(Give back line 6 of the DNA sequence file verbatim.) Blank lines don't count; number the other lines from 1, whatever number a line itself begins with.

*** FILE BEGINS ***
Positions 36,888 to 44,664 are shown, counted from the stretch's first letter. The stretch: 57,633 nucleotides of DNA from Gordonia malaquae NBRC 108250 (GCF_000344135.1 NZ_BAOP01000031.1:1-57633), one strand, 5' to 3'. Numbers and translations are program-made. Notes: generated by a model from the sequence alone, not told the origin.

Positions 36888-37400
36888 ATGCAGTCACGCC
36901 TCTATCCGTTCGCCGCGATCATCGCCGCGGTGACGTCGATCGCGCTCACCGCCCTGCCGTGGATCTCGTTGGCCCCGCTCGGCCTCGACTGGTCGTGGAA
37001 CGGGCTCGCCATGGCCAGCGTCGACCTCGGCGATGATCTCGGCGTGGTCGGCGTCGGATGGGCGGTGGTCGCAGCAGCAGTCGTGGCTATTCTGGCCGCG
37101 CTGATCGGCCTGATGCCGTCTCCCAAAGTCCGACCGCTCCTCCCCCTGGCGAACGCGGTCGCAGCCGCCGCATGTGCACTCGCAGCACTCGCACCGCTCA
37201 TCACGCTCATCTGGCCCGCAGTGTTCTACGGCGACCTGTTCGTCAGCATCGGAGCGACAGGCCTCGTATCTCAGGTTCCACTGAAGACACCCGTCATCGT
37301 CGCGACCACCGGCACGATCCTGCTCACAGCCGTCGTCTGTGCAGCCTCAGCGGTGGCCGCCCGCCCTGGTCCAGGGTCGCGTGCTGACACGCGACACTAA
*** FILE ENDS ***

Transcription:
37101 CTGATCGGCCTGATGCCGTCTCCCAAAGTCCGACCGCTCCTCCCCCTGGCGAACGCGGTCGCAGCCGCCGCATGTGCACTCGCAGCACTCGCACCGCTCA